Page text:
Improving QOS in WLAN using dynamic weighted fair scheduling

Ahmed , Riza (2008) Improving QOS in WLAN using dynamic weighted fair scheduling. Masters thesis, University of Malaya.

[img] PDF

Download (2MB)


The demand for end-to-end Quality of Service (QoS) in Wireless Local Area Networks (WLANs) is becoming ever more important due to the trend towards converged communication networks. However, providing QoS in WLANs is more challenging than wired networks due to the mobility of Stations (STA), interference, and channel fading. The recently accepted QoS mechanism in WLAN; the IEEE 802.11e has limitations in providing fairness to different types of traffic. In a shared medium like WLAN, fair bandwidth allocation is important to provide an acceptable level of QoS and prevent starvation of traffic. This research proposes Dynamic Weighted Fair Scheduling Scheme (DWFSS) to improve fairness in WLANs by enhancing the IEEE 802.11e Hybrid Coordination Function (HCF). The DWFSS allocates bandwidth to four different classes of traffic. Every class is assigned a weight which represents a percentage of the total bandwidth. The weights are dynamically changed to optimize the utilization of bandwidth. The service interval in IEEE 802.11e is divided into two polling intervals i.e., High Priority Polling Interval (HPPI) and Low Priority Polling Interval (LPPI). The Quality of Service Stations (QSTAs) with high priority traffic are polled during HPPI and QSTAs with low priority traffic are polled during LPPI. The DWFSS is evaluated in a simulation environment using multiple types of traffic and compared with the standard scheduler. The performance of DWFSS is evaluated on NCTUns simulator. The simulation results show that DWFSS improved fairness when compared to IEEE 802.11e standard scheduler. This improves Quality of Experience (QoE) of users as well. When compared with IEEE 802.11e, the DWFSS increased average throughput by 13.48% and reduced average jitter by 16.21% while maintaining an acceptable level of end-to-end delay.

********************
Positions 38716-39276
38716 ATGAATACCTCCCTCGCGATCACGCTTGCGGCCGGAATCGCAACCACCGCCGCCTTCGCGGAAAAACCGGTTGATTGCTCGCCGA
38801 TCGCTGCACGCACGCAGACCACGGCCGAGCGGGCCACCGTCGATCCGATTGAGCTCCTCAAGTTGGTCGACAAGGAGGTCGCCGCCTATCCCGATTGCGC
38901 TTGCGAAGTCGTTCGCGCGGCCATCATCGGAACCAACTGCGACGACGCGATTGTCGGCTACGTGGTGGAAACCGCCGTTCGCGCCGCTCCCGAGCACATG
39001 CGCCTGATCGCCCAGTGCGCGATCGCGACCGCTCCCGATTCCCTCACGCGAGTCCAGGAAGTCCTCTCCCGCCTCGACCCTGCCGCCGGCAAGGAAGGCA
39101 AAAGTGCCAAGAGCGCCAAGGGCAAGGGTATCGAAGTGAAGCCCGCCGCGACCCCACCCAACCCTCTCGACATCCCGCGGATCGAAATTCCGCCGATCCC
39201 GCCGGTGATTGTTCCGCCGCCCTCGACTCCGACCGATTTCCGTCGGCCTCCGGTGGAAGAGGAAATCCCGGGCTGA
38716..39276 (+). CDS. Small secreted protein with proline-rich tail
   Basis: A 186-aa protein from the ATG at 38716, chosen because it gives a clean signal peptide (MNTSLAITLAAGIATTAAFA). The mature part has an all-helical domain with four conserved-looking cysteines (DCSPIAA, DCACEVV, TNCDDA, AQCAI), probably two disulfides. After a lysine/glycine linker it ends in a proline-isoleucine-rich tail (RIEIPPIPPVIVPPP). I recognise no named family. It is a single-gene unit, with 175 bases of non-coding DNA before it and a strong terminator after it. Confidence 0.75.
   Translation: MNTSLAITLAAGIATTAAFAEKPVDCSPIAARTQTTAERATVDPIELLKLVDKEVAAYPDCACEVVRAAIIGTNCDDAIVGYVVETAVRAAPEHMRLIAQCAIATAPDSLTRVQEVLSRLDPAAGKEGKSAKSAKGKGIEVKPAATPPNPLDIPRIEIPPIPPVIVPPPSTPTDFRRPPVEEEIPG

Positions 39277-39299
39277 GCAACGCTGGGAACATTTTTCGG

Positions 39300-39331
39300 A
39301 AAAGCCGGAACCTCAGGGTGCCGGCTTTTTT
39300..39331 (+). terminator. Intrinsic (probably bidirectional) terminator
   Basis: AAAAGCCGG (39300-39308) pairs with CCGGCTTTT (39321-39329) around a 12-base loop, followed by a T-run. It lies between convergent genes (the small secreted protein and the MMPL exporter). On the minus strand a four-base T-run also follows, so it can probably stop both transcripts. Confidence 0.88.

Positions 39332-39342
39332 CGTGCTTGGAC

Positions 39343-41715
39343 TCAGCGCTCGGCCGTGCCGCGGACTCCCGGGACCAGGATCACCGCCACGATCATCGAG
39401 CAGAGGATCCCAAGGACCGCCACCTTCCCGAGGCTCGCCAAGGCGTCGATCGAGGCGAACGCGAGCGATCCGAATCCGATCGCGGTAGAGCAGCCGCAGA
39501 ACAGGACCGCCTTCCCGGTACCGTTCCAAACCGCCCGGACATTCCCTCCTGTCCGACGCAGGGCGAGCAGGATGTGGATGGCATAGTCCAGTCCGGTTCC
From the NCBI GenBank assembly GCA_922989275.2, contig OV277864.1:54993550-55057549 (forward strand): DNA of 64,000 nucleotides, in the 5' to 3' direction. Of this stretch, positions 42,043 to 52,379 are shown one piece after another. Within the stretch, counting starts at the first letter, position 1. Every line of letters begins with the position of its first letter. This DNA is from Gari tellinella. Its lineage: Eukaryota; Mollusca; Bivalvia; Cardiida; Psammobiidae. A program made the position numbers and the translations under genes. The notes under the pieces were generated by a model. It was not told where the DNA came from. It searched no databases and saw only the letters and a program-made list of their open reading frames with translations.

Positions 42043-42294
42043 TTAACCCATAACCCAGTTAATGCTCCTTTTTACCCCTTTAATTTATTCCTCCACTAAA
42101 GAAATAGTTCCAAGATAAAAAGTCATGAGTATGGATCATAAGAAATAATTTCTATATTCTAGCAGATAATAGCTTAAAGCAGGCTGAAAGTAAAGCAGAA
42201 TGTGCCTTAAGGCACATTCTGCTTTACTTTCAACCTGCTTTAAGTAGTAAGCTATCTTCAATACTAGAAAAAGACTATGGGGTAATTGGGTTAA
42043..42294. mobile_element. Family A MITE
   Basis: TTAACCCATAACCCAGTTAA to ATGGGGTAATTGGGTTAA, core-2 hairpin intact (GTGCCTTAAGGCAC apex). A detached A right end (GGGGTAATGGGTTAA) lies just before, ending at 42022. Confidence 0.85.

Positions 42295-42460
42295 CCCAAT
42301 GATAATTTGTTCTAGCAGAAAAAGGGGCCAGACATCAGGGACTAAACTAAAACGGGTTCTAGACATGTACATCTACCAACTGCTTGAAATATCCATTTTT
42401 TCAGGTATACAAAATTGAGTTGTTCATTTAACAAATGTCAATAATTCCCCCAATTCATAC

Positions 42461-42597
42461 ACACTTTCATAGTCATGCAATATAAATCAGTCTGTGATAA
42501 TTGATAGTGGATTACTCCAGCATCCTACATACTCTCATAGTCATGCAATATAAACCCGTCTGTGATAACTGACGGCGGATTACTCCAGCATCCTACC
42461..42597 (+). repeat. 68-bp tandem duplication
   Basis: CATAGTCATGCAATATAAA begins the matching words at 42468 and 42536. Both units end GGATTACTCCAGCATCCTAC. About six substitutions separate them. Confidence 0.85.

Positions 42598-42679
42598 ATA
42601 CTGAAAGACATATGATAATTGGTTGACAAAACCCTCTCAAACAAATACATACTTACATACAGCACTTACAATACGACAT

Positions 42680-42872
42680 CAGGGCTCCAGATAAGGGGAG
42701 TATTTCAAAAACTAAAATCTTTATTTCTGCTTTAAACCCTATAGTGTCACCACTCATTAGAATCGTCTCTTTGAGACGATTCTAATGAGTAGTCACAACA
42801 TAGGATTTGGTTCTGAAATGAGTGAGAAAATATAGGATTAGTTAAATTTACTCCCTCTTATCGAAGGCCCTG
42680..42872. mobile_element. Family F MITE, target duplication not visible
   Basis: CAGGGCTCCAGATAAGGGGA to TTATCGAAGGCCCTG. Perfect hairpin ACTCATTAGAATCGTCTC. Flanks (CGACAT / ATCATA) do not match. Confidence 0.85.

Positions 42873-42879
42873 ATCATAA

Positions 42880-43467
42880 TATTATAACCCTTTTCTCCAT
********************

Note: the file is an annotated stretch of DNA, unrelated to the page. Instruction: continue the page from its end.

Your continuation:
Item Type: Thesis (Masters)
Subjects: Z Bibliography. Library Science. Information Resources > Z665 Library Science. Information Science
Date Deposited: 15 Jul 2013 07:14
Last Modified: 15 Jul 2013 07:14

Actions (login required)

View Item View Item